participate in the early development process. At launch, that means
fixing conversations. But over time, Twitter aims to use this
platform to try out new ideas before they make their way to the
public product.

Fixing conversations could be one of the biggest changes to
Twitter to date, she noted, which is why it’s critical for the
company to get it right.

“We need you to be part of this process, so that we know
we’re building the right experience,” Haider said.

Above: the development build at CES; the new product will look
different, we’re told

Like
the build TechCrunch previewed in January
, the soon-to-launch
Twitter prototype will feature an entirely new design for Replies
where the conversations themselves have a rounded, more chat-like
shape and are indented so they’re easier to follow. It
won’t be the first time
it has tried this out, but softer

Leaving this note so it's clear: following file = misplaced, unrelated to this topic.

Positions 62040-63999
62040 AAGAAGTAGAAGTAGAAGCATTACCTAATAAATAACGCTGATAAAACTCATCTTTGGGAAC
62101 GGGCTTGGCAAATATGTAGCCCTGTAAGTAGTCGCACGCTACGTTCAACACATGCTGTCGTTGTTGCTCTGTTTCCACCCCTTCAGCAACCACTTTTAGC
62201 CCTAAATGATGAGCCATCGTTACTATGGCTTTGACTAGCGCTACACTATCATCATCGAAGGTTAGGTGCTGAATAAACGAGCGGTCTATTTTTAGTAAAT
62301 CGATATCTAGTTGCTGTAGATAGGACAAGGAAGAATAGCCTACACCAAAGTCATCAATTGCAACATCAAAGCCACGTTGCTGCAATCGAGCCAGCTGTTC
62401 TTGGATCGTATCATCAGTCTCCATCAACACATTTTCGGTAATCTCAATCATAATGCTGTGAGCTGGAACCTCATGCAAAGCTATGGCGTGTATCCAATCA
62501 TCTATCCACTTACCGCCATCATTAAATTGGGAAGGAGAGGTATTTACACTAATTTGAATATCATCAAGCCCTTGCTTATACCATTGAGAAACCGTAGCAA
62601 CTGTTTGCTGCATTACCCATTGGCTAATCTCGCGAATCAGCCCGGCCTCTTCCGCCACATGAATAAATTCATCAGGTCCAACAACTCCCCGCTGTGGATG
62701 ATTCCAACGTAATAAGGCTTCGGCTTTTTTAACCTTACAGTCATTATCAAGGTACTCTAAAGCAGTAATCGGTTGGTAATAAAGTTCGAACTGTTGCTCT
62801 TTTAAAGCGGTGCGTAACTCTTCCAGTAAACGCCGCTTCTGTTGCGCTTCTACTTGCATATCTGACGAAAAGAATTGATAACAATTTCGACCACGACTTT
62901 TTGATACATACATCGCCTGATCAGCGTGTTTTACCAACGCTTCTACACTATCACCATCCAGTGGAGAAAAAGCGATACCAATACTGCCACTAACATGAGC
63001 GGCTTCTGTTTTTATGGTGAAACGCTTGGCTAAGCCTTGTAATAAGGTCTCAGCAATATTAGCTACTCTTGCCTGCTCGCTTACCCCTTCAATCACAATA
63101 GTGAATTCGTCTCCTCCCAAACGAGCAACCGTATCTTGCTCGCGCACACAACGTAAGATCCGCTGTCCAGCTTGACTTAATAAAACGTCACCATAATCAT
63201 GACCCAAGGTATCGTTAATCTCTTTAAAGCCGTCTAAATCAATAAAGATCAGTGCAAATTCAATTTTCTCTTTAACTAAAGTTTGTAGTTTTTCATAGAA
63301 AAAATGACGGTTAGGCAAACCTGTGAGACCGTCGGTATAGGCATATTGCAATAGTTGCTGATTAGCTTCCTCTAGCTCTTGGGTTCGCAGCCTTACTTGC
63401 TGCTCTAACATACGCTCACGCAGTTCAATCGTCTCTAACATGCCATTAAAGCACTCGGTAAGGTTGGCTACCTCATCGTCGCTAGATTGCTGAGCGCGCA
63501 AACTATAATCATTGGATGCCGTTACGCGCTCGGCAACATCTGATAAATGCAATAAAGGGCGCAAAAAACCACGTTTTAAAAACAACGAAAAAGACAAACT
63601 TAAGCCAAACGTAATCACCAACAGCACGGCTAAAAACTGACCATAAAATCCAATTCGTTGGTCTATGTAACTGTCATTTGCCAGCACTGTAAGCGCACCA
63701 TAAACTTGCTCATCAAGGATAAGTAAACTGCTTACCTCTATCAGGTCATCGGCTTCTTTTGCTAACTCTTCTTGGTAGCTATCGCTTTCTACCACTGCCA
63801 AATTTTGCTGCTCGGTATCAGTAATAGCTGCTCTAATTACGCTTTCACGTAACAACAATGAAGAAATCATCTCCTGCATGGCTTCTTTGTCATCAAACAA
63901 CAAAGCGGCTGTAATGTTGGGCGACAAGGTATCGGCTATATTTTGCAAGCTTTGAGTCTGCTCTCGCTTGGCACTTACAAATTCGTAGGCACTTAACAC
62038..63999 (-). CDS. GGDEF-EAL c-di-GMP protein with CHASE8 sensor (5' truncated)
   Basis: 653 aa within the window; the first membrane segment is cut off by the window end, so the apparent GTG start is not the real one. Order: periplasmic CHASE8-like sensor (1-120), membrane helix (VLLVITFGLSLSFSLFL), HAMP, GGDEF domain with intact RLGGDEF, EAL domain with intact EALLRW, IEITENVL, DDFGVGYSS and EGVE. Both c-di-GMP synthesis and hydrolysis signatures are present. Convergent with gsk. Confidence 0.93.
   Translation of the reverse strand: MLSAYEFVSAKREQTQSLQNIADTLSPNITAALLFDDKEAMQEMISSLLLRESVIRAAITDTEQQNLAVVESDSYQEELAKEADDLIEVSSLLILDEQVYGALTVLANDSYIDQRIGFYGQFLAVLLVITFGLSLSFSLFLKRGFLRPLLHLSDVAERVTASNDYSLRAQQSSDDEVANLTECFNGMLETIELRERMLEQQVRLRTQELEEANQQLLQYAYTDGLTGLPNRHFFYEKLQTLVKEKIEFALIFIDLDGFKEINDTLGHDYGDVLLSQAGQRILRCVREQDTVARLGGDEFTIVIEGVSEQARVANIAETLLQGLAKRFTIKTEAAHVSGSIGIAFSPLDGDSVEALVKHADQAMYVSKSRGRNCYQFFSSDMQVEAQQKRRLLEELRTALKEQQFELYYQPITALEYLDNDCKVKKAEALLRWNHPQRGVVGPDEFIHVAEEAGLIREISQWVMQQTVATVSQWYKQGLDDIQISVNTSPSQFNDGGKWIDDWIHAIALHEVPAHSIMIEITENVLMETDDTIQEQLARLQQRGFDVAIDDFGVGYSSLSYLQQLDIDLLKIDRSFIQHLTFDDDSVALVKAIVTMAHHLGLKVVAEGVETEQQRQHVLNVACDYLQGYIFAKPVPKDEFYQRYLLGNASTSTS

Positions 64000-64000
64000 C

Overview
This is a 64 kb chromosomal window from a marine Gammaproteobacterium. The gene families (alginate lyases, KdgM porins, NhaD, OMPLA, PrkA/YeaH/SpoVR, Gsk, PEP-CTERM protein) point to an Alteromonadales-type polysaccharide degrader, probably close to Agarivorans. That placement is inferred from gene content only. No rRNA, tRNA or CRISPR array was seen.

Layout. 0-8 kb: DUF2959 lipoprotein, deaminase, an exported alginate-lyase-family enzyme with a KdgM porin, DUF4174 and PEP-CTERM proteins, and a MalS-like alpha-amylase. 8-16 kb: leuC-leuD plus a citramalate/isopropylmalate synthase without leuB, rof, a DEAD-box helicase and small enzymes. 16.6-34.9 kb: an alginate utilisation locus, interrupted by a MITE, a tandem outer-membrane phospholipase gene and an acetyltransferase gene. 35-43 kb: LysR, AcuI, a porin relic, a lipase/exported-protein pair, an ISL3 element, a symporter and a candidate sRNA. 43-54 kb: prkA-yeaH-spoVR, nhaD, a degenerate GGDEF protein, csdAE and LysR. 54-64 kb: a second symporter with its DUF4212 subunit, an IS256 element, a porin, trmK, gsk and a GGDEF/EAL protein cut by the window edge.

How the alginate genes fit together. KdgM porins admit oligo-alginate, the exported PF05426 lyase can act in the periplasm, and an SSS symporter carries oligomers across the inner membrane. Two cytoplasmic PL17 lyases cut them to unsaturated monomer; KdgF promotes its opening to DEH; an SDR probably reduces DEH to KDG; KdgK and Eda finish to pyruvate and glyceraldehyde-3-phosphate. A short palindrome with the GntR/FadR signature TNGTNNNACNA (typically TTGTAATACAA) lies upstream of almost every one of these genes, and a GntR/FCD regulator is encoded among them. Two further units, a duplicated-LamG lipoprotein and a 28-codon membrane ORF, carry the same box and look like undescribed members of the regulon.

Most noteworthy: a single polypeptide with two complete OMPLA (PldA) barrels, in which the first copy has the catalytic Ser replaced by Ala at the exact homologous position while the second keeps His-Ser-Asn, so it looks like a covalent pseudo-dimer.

edges, it seems, are thought to look more human.

The company isn’t yet sharing images, but says you can imagine
the Replies look more like the chats you see in Direct Messages –
that is, they’re more rounded, but not exactly speech
bubbles.

Engagements, sharing options, and other tweet details,
meanwhile, will also get hidden from view to further simplify
things. You will have to tap on the tweets in order to view them,
Twitter says. Again, the aim here will be to put the focus more on
what’s being said, not to act on it. This is actually an
interesting shift, since so much in social media has been focused